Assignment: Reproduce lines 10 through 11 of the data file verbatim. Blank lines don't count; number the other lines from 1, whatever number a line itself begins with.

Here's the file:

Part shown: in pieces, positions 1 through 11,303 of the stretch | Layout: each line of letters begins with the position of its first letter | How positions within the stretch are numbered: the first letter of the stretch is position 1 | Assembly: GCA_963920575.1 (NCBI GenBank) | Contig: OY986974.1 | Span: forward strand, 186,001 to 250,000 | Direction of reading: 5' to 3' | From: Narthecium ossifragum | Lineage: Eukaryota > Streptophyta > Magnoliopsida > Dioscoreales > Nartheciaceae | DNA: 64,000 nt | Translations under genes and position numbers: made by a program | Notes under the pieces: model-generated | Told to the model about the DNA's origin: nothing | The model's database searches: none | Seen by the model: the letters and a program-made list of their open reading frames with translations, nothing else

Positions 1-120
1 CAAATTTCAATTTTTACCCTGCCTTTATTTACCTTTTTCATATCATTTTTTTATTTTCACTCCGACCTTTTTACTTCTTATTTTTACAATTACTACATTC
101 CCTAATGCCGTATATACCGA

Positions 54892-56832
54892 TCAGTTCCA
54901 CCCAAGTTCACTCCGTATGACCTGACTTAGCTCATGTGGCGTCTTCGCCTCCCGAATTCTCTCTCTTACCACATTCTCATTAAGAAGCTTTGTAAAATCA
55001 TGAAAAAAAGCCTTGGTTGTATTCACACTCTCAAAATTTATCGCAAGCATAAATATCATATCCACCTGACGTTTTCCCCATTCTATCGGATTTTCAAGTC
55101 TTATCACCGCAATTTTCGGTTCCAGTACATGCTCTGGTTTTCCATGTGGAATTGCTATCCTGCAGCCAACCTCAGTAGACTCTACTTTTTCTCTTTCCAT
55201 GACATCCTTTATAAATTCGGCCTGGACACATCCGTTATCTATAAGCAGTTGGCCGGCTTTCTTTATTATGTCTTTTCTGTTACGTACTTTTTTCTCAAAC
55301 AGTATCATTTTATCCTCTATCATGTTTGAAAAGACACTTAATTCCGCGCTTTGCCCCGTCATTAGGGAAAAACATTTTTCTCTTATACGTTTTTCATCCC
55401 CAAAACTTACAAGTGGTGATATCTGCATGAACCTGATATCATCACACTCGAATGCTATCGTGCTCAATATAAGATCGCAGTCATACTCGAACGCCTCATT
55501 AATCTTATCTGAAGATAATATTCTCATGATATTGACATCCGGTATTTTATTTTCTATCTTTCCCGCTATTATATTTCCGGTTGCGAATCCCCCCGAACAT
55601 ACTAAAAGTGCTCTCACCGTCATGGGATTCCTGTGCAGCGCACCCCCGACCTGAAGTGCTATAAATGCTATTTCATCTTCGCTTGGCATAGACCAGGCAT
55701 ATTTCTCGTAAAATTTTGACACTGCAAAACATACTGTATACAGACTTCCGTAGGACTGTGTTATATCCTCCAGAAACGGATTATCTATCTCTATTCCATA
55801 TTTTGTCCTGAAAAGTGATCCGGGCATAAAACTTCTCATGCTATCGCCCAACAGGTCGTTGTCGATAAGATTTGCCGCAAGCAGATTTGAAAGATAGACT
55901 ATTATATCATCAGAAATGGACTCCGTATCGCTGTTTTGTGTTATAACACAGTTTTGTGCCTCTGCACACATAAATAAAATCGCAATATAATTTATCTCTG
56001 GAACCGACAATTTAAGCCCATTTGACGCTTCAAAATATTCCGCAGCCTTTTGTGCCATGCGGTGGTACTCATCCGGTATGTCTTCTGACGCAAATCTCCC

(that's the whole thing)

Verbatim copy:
55201 GACATCCTTTATAAATTCGGCCTGGACACATCCGTTATCTATAAGCAGTTGGCCGGCTTTCTTTATTATGTCTTTTCTGTTACGTACTTTTTTCTCAAAC
55301 AGTATCATTTTATCCTCTATCATGTTTGAAAAGACACTTAATTCCGCGCTTTGCCCCGTCATTAGGGAAAAACATTTTTCTCTTATACGTTTTTCATCCC